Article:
Chris Bosh tells Miami Herald's Barry Jackson he, LeBron and Wade have never discussed bringing in Carmelo. "It's very, very unlikely."
— Michael Wallace (@WallaceNBA_ESPN) June 12, 2014
You will have to forgive me if I don’t immediately dismiss the seemingly absurd idea of Carmelo Anthony joining the Heat and transforming them from the Miami Triad to the South Beach Quadrumvirate. After all, Bosh is the same person responsible for this quote when asked about the potential of him teaming up with Dwyane Wade and LeBron James in 2010:
“I don’t see it happening,” Bosh told us this past weekend of the idea of the three playing together on the Heat. “I don’t even know how it would work. It sounds pie in the sky. Riley is known as a guy who is like a mastermind-type genius. He’s probably having a vision one day. But who knows? I don’t see it happening.” – Chris Bosh, June 30, 2010
While every NBA2K player would make this move in a heartbeat if they could, is this really best for the league? I would contend no, for a few reasons.
Losing the Casual NBA Fan
While it’s difficult to put an exact number on the following percentages, let’s hypothesize that the breakdown of people who have thoughts on the NBA are as follows:
10% of people are the true NBA diehards. They’re the ones who chat about, write about, tweet about, and otherwise eat, drink, breathe, and live basketball. They stay up until 1:00 AM Eastern time in the middle of the week in February to watch Orlando play at Sacramento just because they love the game. In short, these are the folks who will watch the NBA no matter what.
10% of people refuse to watch the NBA. Doing a Twitter search during the NBA Draft for “NBA rigged” is the best way to identify these people, but essentially these are the folks who are convinced that the WWE is less orchestrated than the NBA, no NBA star player is ever called for a foul, and referees go out of their way to ensure every single playoff series goes a minimum of six games because that’s whats best for the league. Regardless of any measure that the NBA takes, these people will never be satisfied and will never watch the NBA.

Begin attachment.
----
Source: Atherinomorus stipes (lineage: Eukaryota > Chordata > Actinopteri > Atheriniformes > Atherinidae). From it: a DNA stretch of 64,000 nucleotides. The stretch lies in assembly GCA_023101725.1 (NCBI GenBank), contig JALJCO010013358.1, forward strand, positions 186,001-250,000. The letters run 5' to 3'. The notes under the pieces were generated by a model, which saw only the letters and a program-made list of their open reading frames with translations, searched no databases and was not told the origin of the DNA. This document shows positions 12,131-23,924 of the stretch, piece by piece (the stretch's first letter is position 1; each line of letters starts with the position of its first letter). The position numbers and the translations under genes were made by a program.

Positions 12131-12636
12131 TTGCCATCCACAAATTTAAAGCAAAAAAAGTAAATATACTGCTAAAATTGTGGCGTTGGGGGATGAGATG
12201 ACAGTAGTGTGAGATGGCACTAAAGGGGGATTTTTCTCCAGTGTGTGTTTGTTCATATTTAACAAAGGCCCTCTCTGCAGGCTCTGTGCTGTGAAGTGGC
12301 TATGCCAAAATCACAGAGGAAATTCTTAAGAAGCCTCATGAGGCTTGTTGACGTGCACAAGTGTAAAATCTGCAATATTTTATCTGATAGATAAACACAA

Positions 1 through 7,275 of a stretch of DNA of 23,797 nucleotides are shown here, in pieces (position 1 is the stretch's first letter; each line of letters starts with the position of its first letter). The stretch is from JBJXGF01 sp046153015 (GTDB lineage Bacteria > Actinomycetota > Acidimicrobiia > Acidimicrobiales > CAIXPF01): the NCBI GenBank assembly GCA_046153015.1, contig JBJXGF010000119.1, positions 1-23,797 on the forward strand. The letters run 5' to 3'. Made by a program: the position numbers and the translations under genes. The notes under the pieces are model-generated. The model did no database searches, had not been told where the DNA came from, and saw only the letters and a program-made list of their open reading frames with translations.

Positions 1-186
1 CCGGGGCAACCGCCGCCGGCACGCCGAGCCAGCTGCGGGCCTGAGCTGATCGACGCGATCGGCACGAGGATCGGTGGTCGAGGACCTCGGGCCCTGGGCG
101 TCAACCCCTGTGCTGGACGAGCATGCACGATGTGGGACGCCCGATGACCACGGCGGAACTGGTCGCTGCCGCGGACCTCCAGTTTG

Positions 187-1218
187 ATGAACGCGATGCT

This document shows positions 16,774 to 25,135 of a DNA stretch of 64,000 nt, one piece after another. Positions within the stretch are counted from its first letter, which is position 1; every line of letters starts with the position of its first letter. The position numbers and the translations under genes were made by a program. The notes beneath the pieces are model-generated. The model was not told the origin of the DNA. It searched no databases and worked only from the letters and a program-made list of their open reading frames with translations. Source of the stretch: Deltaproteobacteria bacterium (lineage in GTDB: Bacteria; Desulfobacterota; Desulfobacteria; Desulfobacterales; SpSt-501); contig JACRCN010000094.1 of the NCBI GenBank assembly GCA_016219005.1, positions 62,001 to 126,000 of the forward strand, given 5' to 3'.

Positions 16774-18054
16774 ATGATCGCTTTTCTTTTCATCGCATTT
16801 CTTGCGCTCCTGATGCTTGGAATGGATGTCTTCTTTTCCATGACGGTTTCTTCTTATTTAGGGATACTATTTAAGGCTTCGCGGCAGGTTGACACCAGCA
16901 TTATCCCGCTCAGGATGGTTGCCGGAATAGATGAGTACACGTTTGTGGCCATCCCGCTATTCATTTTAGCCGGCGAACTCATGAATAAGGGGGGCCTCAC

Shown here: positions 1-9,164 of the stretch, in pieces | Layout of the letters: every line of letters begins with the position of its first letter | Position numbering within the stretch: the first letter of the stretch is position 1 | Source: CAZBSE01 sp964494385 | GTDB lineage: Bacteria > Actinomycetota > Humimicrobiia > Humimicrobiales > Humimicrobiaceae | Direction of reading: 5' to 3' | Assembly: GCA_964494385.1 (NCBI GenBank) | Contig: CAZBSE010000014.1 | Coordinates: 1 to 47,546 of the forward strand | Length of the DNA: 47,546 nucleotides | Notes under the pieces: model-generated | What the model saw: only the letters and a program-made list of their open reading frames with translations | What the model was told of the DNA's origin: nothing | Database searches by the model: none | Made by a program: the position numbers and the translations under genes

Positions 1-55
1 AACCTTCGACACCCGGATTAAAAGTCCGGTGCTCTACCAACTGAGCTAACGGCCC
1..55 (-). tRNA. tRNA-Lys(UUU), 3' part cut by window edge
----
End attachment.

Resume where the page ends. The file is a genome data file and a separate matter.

And there’s the rest of the pie, the remaining 80% of folks who fall into the casual NBA fan category. They go to three to four games per year, make sure they tune in to the nationally televised matchups when they can, still find the All-Star festivities entertaining, and can hold an intelligent conversation about basketball, but couldn’t tell you the specifics of the amnesty rule. Unfortunately, this is also the group mainly responsible for LeBron cramp memes and Chris Bosh Midol jokes generating thousands of retweets on Twitter and shares on Facebook.
If Carmelo Anthony joined forces with the Heat in Miami, what percent of fans from that last group of people are still going to remain casual fans? How many fans of Eastern Conference teams are going to take one look at the landscape and say to themselves, “Wait a minute. No one has challenged the Heat in this conference for four straight years, and now they’re adding Carmelo freaking Anthony, a guy who’s finished in the top eight in points per game every year since 2006, to the squad? Why should I even bother spending my time, energy, and money on my team when they don’t stand a chance to compete?”
The Effect on LeBron’s Legacy
Pretend you have just created a throw away account solely for the purpose of trolling LeBron fans on a Heat message board. And suppose your goal is to only post facts about LeBron’s career while simultaneously being very careful to obscure the entire truth. Wouldn’t your argument be to look at LeBron’s career through this lens since 2007?
2007 – Made the Finals for the only time in his entire Cleveland career. Failed to win a single game in the Finals, contributing to the most recent sweep in the NBA Finals.
2008 – Came up short against the Boston Celtics in the Eastern Conference Finals.
2009 – Failed to make the NBA Finals after securing 66 wins in the regular season, including a 39-2 mark at home, and the number one overall seed.
2010 – Absolutely melts down and turns in the worst game of his career in Game 5 of the Eastern Conference Semifinals against Boston, turns the ball over nine times in a loss in Game 6, and gets eliminated for the second year in a row after earning the number one overall seed. Then goes on national television to announce he’s leaving his hometown team in the worst decision someone thought that the Hindenburg and hydrogen would be a good mix.
2011 – Despite forming a super team with other superstars Dwyane Wade and Chris Bosh for the explicit purpose of winning not one, not two, not three…championship rings, the Heat are eliminated in the NBA Finals by the Mavericks in six games.
2012 – Finally wins his first ring, but it comes in a lockout shortened year. Questions remain whether LeBron’s body can take the toll of an 82 game season and still win a championship.